an app developer

A very creative entrepreneur, generating new concepts and companies regularly.

the problem

Our client was overwhelmed and stressed at the start of our work. Produced his results from sheer force and many hours in his home office. His family complained of not seeing him enough, and when they were seeing him, he seemed absent and focused on what was left on his list of things to do.

He tried many productivity systems, and none worked. More hours seemed to be his default solution. He did not have a singular place to initiate his next most important action on any given moment. He spent a considerable amount of time shuffling papers and thoughts not being focused, never knowing if the one action he chose to do was the most optimal for his overall well-being.

The way his space [physical and mental] was organized was inefficient at best. Too much time was spent searching for documents on his google drive, or his emails, or his calendar or text messages. He compensated his lack of systems with more hours and more stress.

He started having physical symptoms, weight gained, elevated heart rate, insomnias. Emotional symptoms, snapping at his wife and kids over nothing. Mental symptoms like lack of clarity and a harder time coming up with original solutions. Marital issues, like his wife showing less and less understanding over his absence in their family life.

His business was growing, so in some respect, he was successful. But he was miserable. His ego was the lead in the decisions he was making: will this phone call make him more money? Or making the decision to not take that call so he could go to his daughter’s school play?

Although his company was in the high 7 figures revenue, he only had one assistant. She was even more stressed, and unable to catch all the balls he had in the air. They had no common system or place to park their projects and actions to be accomplished.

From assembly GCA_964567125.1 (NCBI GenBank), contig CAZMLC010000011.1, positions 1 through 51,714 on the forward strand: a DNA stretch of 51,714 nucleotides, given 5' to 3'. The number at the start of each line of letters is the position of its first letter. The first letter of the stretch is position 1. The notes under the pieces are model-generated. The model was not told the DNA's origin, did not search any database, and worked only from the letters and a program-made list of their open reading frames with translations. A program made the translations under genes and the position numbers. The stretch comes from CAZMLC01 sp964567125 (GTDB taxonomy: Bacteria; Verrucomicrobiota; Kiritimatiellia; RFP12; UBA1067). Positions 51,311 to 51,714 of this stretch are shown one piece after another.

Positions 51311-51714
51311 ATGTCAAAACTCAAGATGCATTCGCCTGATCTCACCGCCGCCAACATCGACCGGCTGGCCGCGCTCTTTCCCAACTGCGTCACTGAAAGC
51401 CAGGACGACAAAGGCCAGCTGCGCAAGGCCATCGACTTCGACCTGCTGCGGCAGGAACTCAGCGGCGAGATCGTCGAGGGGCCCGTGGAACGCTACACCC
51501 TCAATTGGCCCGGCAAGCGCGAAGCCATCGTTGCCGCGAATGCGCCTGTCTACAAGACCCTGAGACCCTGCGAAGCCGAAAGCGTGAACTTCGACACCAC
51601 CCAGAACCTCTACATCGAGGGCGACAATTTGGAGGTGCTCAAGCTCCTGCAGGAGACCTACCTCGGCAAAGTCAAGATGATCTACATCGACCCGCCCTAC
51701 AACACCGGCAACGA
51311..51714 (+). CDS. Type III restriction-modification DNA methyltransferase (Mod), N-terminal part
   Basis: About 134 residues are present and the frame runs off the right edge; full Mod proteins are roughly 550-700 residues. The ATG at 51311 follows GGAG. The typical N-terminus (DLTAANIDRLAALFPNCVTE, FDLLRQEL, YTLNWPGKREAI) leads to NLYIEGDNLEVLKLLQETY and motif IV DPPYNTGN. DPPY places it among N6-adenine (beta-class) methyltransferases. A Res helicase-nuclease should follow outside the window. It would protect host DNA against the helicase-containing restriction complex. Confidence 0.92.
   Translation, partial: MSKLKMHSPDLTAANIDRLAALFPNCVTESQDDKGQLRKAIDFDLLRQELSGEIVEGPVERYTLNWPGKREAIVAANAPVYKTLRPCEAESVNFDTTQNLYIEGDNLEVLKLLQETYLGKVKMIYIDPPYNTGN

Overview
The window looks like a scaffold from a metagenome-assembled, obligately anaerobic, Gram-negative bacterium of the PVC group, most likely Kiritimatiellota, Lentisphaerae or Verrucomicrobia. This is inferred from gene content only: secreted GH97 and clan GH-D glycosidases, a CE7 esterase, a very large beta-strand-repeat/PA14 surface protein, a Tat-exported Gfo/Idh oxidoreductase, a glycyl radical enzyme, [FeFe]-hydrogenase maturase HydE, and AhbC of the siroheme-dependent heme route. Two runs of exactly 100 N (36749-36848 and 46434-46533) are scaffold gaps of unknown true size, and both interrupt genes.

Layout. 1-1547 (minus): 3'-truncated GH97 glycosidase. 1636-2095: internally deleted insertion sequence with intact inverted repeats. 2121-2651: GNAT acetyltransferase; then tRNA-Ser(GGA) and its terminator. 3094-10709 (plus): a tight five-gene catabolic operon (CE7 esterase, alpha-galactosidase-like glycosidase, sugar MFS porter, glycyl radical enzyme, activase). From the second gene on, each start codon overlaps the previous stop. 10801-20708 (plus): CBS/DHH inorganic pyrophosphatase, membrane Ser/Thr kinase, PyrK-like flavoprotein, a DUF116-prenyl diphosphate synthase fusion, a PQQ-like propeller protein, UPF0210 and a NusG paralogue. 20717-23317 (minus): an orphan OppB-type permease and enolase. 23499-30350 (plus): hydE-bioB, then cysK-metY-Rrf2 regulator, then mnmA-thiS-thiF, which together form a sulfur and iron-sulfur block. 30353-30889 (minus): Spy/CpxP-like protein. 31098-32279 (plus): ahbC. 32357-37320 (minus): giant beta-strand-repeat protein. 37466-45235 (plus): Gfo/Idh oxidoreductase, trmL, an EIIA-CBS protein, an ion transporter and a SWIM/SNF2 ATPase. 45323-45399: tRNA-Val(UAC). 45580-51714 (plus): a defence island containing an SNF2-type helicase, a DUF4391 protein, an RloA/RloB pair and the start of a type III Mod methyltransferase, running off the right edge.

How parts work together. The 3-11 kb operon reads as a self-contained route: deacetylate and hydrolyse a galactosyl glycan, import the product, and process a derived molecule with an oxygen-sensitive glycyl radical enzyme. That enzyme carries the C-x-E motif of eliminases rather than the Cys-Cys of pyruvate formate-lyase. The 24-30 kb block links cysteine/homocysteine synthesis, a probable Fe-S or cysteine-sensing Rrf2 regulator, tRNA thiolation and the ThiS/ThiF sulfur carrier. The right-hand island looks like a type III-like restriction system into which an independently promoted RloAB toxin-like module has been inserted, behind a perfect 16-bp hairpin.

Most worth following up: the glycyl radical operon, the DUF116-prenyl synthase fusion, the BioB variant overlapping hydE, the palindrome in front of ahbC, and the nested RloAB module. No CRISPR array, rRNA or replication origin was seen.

His affiliates and clients started to question his ability to keep up and a few started choosing other companies to partner with. His revenue started to show the decline and he panicked adding more and more hours to his schedule to try to mitigate.

the approach

The challenge as we saw it, was his lack of personal productivity system to contain his projects. We focused on setting that up for him. And extended it to his assistant.

phase one
auditing his current multiple systems.
phase two
implementing becurrent for him.
phase three
implementing and integrating becurrent for his assistant.
phase four
setting up weekly meetings for them both.
phase five
putting in place ‘weekly reboots’ until new habits were in place.

the result

In three weeks,

  • becurrent was in place for both of them and a couple of their associate.
  • His medicals vitals improved almost immediately.
  • His family reported great changes in his ability to be present.
  • He repaired 3 relationships with clients he was losing.
  • Revenue went back up.
  • His assistant was relaxed, and her vitals improved greatly too.
  • They purged and updated all documents.
  • They created a shared drive.
  • He started enjoying himself again.
the client’s words

I’ve always been interested in productivity. Little did I know, becurrent gave me answers to questions I didn’t know I had.
It changed everything.

a consulting firm

An international consulting firm – with offices in NY, LA, and London – growing to 25 employees in the past year, specializing in team building and leadership training.

the problem

With all consultants working remotely, no centralized office, and no in-person connection, tension between consultants and the rest of the staff started to affect team efficiency. Not having agreed upon protocols of communication, relationships became strained. Random meetings were prompted only to manage crises, so no proactive actions were generated.

In addition, the company had no sales department to speak of, relying exclusively on referrals – which due to more aggressive competition – had dried up.

And to further complicate the situation, the training and consulting industry was changing from printed material to digital content, leaving them stuck with high printing costs – rent, staff, equipment, and shipping. Adding insult to injury, they lost this important additional revenue stream, as they had been up-charging their printed training material.

The team had no coherent productivity tools or habits whatsoever, so deadlines and sales opportunities were missed, relationships were damaged. Trust eroded almost to the breaking point.

the approach

We identified the challenge to be cross-departmental, so we made the decision to deploy becurrent to all staff in 6 phases:

phase one
auditing their current systems and identifying productivity bottlenecks.